Beals, Melba Pattillo. Warriors Don’t Cry. First Washington Square Press trade paperback printing February 1994. Washington Square Press Publication of Pocket Books, a division of Simon& Schuster Inc. New York, NY.

Warriors Dont Cry

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. The Novel, Warriors Don’t Cry by Melba Patillo Beals, touch basis on African American teenagers in 1957; being the first ever to be integrated in to an all white high school. Melba the leader of the fight for justice in the school system was twelve years old, the Supreme Court ruled that separate schools for whites was illegal, a ruling called the Brown Vs. Broward of Education of Topeka, Kansas. In the year after the ruling, Melba sees very little change in segregation. Melba is still at an all black high school, but she and sixteen other black students sign up to attend the white school in Little Rock , Central High School. It then narrowed down nine because the others even couldn’t handle the violent threats. Every day they would get dropped off to Central High School it would be a mob of whites standing behind barricades shouting out racist slurs. For instance, “Niggers go back to Africa” or “We don’t want your dumb asses here”. Those hatred words meant absolutely nothing because Melba and her friends stood their ground even if it meant getting scolded with steaming water in the locker room showers or getting their books knocked out of their hands. They have changed the way blacks are being treated today in society and now we have better opportunities when it comes down to education. Just from reading this novel made me think back on my life as an African American living in a suburban area whereas whites were the only ones walking the.

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. Warriors don’t cry What would you do if u were forced to complete a year of high school not only worrying about what people thought about you, but also having to worry about staying alive? Melba Patillo was forced to live with this overwhelming pressure throughout her junior year when on May 17, 1954 the Supreme Court ruled in Brown v. Board of Education of Topeka Kansas saying that public schools for whites and blacks were illegal. So when Melba’s teacher asked if anyone who lived within the Central High district would like to go to Central with white children Melba was more than eager to volunteer and explore all those opportunities she had missed out on. Three long years later when it came to the 1957 fall term Melba would be attending the all white Central High School as a junior. Though without her three most important supports which were her family, Link and her belief in God she wouldn’t have been able to make it through her junior year. Melba’s family supported Melba through her unbearable junior year at Central High by giving her the necessary strength needed to stick through it and giving her advice that helped her survive through the dangerous halls of Central high School. Her family suffered along with Melba having to endure the constant telephone threats, being shunned by the whole community and even went as far as to costing Melba’s mom her job and not to mention having to worry about if Melba would come home from school.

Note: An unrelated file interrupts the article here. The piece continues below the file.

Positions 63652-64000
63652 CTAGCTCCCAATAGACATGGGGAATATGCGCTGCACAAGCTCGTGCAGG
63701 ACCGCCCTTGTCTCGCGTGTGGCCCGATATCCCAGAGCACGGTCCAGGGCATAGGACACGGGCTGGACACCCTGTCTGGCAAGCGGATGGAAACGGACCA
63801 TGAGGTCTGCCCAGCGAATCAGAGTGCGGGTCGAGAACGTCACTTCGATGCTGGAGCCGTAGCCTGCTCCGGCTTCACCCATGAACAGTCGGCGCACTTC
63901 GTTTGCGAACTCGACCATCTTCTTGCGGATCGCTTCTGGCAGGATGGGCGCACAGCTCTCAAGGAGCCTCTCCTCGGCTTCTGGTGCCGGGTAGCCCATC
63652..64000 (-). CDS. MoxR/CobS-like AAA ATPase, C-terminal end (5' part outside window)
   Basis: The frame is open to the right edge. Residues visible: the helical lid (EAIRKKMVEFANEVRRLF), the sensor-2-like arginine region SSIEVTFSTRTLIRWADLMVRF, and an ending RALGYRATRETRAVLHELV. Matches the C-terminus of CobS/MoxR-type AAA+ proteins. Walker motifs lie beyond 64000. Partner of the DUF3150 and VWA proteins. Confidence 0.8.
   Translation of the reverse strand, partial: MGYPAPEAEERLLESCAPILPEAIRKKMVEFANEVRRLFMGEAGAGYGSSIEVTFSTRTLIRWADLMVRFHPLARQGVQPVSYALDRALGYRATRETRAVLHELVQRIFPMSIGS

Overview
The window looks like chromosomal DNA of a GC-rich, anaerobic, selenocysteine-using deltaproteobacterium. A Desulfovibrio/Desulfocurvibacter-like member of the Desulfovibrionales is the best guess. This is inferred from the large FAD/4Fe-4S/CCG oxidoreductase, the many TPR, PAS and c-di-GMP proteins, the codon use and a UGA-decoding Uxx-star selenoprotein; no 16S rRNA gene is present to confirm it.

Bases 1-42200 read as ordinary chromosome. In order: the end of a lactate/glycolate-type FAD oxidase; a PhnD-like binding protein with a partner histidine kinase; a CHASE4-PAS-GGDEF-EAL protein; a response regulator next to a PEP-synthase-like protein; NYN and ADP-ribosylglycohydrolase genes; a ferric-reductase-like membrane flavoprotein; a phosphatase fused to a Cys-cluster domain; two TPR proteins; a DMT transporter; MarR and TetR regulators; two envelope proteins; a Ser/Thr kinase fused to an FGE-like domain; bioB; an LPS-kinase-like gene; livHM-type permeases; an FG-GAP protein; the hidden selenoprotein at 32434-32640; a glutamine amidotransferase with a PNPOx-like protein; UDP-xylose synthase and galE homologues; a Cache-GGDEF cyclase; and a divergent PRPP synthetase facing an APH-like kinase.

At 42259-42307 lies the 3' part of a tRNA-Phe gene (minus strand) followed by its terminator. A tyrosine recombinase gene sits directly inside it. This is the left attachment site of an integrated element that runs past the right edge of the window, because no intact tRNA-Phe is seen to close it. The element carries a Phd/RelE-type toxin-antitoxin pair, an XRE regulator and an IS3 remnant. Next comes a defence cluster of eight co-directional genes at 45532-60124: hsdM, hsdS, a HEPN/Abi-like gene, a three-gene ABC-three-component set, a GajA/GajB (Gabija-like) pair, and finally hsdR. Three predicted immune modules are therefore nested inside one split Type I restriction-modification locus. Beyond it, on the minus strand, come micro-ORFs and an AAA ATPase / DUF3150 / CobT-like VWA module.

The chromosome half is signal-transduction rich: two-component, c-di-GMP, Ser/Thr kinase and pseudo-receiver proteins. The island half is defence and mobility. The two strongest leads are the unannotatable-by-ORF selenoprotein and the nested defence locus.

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.  Warriors Don’t Cry by Melba Pattillo Beals-a first-hand account of the integration of Central High School in Little Rock, Arkansas, in 1957. The book explores not only the power of racism but also such ideas as justice, identity, loyalty, and choice. Melba Patillo Beals was born on December 7, 1941, in Little Rock, Arkansas, on the same day that Japanese troops bombed the U.S. fleet at Pearl Harbor (now called Pearl Harbor Day). The first-born child of Lois and Will Patillo, Beals was born with a scalp infection, which caused significant complications. Her health was further compromised by the fact that she was African American; white nurses and doctors did very little to help her. Luckily, Beals’ mother spoke to a janitor who had overheard a doctor recommending Epsom salts to clean the infection. Beal’s mother got the Epsom salts and Beals survived. At the time that Beals was born, black and white people in many parts of America (especially the southern states) lived in a legally segregated society. After the Civil War, the “Jim Crow” Laws were put into place to thwart the advancement of black people, and during the time that Beal’s was a child, these laws severely restricted the rights of black people. Beals’ mother was a teacher, and her father worked for the railroad. Though they were better off than many other blacks in Arkansas, they were still subject to the same injustices as the rest of their community. As Beals.

Warriors Dont Cry Essay

. Barreto 1 English III Honors Warriors Don’t Cry Warriors don’t cry is a well written book by Melba Patillo Beals. She was one of nine black teenagers who in 1957 integrated Little Rock Central High school. The book is about Martha’s view of how it was for her in the integration. Although you only get one view of the story, the way Melba wrote this book gives you enough details about how and what happened during this time. You should read this book you will enjoy the way it is put together. The amount of information you receive from this book will surprise you. This book is a must read because it has a very personal account. It makes you feel like you are really there. Her writing is truly heartfelt. She tells about how she felt and how she felt that other people felt. She connects everything that she talks about with how she feeling about it, by showing her reaction in her writing. In her book she states that she went to school in the face of competition from governor Orval Faubus and the state National Guard, she shows how she felt about it while she goes on talking about the events. In Warriors don’t Cry Melba puts a face to the crisis as opposed to putting down facts. She makes it real for you, not boring with just straight facts down on paper. Melba puts her input of how it went for her. Her style of writing.

Warriors Don’t Cry Essay